Never knew Eternity from Marvel payed a visit to Halo...
While as mentioned that Halo has been proven skubtastic over the years on /tg/, the recent surge in popularity among tabletop has garnered a niche within /tg/ community. That and the fact of a billion fandex for either the Covenant, UNSC or Forerunners as well as fanfiction that range from okay to literal bait for fan wars.
It no longer has the ire it once had due to most of the annoying asshats migrating to COD and Battlefield as well as the fact that some of the squeakers that used to inhabit the Halo community has since matured into adults by now. Halo nowadays has been seen as...okay.
Codex: The Covenant
A bunch of people decided that the Covenant's tech and machines are pretty nice in a WH40K setting So "Codex - The Covenant" was made to implement them into the tabletop game.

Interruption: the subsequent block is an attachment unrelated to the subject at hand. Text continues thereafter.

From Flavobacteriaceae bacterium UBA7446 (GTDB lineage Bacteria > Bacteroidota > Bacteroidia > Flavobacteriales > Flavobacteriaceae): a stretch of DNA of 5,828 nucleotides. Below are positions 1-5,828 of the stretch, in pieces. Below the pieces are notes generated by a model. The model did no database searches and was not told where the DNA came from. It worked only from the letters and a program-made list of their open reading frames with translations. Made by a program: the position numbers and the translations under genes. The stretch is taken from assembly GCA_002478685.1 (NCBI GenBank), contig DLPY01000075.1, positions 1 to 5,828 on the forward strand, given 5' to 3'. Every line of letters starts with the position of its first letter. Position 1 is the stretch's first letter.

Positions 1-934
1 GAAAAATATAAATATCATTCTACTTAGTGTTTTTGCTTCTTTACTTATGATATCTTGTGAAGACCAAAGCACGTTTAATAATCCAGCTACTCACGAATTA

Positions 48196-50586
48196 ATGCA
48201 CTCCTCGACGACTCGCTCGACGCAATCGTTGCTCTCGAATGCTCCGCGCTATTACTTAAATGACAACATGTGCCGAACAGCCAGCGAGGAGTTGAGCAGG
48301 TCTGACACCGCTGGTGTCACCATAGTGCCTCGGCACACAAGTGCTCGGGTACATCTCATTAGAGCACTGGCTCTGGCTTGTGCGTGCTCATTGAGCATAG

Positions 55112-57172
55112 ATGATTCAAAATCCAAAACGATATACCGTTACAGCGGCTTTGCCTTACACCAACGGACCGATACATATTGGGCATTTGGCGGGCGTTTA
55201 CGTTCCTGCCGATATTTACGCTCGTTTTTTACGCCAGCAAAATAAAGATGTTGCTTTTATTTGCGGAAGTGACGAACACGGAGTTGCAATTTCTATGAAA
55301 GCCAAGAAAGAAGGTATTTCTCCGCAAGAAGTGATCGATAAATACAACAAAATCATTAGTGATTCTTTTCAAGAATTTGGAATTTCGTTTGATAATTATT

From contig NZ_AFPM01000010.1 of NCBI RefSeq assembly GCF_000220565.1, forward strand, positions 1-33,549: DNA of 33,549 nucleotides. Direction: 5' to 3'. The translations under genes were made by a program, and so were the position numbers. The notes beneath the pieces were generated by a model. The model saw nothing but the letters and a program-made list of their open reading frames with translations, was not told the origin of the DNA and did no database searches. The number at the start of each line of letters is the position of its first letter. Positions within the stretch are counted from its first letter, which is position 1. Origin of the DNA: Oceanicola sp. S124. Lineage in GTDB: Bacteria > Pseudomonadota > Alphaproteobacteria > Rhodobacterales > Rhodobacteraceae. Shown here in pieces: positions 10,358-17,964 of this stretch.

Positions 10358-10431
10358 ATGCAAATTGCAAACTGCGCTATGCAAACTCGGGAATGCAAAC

Furthermore on the context on Halo. Whoever thought this was a good idea to send out what counts as IoM guardsmen against Killer Death Worms, Giant Spider Mechs, Killer Ewoks, Space Lizardmen with Lightsabers, Killer Wookies with Metal Shanks that go OMNOMNOM, Space Pirate Turkeys that also go OMNOMNOM and Giant Dinosaurs that goes HULK SMASH!; needs a shot to the fucking face. Then again, the good guys are the UNSC, not exactly famous for making good decisions. (As if the Imperium is much better when it comes to taking disregard for Human life to new and interesting extremes *cough "Chenkov" cough*. Besides, its not like the UNSC had much of a fucking choice when it came to the Covenant/Flood/Forerunner biology and tech being used against them)